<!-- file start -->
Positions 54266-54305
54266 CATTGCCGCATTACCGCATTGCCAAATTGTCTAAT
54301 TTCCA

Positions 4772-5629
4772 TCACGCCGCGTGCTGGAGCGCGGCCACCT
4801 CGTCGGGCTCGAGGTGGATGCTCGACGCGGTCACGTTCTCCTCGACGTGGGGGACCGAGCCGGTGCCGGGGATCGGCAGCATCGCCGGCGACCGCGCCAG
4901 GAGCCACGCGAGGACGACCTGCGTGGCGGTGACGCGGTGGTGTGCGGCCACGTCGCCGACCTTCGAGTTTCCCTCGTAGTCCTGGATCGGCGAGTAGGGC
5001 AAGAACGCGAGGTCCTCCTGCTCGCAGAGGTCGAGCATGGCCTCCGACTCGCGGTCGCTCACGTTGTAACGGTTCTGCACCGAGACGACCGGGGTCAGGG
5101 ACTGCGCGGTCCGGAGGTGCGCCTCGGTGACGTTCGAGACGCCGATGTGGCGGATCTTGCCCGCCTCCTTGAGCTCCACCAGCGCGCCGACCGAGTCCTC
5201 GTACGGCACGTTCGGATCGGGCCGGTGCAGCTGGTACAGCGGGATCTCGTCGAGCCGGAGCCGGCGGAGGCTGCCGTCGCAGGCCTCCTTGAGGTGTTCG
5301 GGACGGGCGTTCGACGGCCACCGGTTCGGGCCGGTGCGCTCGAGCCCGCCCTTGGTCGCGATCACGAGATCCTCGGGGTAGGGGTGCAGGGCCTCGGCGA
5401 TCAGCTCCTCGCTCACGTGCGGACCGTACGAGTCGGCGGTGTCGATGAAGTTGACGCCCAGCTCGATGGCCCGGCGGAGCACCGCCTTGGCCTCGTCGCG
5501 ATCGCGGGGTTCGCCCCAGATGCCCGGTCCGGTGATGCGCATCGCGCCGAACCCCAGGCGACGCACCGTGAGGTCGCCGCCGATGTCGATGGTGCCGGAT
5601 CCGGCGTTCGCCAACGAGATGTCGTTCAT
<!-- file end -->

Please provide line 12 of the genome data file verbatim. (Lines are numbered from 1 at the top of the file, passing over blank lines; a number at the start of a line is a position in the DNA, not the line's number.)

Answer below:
5401 TCAGCTCCTCGCTCACGTGCGGACCGTACGAGTCGGCGGTGTCGATGAAGTTGACGCCCAGCTCGATGGCCCGGCGGAGCACCGCCTTGGCCTCGTCGCG